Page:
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What are circadian rhythm sleep disorders?

Alon Avidan, MD
Neurology
Circadian rhythm disorders are usually defined by a mismatch between the circadian clock cycle and what your cycle demonstrates. For example, if you go to bed at 2 or 3 in the morning and can't get up until 10 or 11 a.m. the next day, that's a delayed sleep phase syndrome, a disorder that often manifests with daytime sleepiness and insomnia.
A circadian rhythm sleep disorder is when the sleep schedule in your internal body is a mismatch for what's going on in the outside world. In this video, sleep expert Michael Breus, PhD, explains this disorder and shares some tips for treating it. 
Circadian rhythm disorder refers to a group of conditions in which the body's natural psychological and biological rhythms are disrupted. They are very common; shift workers who work nontraditional hours are particularly vulnerable to this condition. About 15% of Americans are shift workers.

Other people at risk for circadian rhythm disorders are frequent travelers who experience jet lag, those with irregular sleep patterns, teenagers and people with a genetic predisposition for this condition.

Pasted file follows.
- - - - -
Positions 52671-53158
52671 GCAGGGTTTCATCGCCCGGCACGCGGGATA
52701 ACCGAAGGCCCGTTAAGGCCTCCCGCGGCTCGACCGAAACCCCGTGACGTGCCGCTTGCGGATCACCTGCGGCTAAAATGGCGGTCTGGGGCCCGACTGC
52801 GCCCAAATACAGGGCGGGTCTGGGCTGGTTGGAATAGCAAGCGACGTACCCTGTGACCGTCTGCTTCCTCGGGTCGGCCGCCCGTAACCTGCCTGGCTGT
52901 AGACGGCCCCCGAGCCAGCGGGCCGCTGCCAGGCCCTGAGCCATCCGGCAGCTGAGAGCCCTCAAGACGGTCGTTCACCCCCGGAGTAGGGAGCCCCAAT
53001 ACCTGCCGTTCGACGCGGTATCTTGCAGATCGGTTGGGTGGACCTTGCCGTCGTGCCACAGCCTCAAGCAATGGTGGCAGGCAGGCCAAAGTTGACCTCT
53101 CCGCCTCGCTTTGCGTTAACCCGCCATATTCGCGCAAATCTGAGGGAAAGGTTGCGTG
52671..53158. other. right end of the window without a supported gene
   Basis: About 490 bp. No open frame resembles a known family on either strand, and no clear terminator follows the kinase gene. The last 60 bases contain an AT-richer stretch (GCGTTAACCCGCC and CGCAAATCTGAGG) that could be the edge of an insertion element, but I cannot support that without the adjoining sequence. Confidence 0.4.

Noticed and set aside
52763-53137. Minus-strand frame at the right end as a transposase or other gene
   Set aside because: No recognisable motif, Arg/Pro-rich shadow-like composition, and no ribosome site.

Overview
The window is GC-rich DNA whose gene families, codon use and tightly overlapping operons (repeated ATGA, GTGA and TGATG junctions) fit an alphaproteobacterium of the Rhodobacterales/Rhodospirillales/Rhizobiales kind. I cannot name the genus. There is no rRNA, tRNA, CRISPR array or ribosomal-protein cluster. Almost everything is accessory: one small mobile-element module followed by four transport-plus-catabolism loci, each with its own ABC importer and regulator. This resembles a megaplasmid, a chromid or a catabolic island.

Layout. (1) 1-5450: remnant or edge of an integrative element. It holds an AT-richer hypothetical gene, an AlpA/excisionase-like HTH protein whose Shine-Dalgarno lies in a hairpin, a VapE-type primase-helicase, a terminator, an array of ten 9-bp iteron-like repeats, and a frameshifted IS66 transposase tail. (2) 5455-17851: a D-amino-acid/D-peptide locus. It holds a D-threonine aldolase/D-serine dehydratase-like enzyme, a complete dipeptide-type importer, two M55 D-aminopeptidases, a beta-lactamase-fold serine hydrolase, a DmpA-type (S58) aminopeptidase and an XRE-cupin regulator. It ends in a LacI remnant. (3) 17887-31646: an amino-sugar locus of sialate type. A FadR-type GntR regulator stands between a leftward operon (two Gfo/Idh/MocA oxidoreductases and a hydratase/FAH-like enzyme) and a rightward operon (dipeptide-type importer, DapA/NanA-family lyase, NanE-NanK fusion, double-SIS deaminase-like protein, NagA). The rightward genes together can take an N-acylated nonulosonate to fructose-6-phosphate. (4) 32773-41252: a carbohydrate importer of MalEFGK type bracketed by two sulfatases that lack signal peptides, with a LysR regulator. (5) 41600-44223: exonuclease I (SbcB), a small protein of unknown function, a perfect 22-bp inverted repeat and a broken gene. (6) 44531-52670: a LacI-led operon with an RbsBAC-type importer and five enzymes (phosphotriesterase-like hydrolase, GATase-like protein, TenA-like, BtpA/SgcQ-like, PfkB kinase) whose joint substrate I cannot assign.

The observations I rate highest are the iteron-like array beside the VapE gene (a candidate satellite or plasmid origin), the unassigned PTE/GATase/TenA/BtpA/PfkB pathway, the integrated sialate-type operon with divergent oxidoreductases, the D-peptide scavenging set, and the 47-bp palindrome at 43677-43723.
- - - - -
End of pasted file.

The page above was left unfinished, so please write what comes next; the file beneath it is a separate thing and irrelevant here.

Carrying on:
The term "circadian sleep disorders" refers to a variety of problems with sleep, all involving disturbances in the timing of when person sleeps and is awake. You may have a circadian rhythm disorder if you like to go to bed late and sleep late, like to go to bed early and wake up early, do shift work and struggle with staying awake at work or other times (or sleeping when it's time to sleep), recently traveled to another time zone (jet lag), or have a very irregular sleep-wake rhythm.
Scott M. Leibowitz, MD
Sleep Medicine
Circadian rhythm sleep disorders occur when there is a misalignment between the timing of your sleep and the timing of your life. Watch this video to learn more from Dr. Scott Leibowitz about circadian rhythm sleep disorders.



Circadian rhythm sleep disorders happen when your body clock is not in synch with day and night. People tend to sleep at night, when it is dark, and be awake during the day, when it is light. The body's circadian rhythms may be disturbed when this natural pattern is not followed, leading to sleep problems like not being able to fall asleep, or not being able to wake up normally. Common situations that can lead to circadian rhythm sleep disorder include having jet lag or working at night.

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Important: This content reflects information from various individuals and organizations and may offer alternative or opposing points of view. It should not be used for medical advice, diagnosis or treatment. As always, you should consult with your healthcare provider about your specific health needs.